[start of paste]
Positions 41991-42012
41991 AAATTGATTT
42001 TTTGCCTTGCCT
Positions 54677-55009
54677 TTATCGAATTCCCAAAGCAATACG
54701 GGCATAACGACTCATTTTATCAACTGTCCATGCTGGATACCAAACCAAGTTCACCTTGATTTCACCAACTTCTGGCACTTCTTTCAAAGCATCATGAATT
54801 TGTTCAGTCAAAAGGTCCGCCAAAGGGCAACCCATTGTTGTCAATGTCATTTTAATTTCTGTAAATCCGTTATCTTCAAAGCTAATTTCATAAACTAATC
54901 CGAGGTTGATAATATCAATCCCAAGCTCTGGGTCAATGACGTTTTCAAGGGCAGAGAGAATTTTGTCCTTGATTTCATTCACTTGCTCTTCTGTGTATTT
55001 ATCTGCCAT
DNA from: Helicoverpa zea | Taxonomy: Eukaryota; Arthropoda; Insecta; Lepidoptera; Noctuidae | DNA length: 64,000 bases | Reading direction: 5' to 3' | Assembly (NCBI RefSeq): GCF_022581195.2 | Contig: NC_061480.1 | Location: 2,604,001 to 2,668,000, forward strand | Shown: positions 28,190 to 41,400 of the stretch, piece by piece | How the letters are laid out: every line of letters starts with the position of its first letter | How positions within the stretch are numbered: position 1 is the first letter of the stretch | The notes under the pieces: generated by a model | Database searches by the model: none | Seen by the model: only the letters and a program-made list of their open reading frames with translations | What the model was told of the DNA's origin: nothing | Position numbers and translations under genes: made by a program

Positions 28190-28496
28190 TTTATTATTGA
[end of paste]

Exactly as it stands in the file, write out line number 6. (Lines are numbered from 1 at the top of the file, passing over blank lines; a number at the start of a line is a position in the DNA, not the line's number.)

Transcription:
54701 GGCATAACGACTCATTTTATCAACTGTCCATGCTGGATACCAAACCAAGTTCACCTTGATTTCACCAACTTCTGGCACTTCTTTCAAAGCATCATGAATT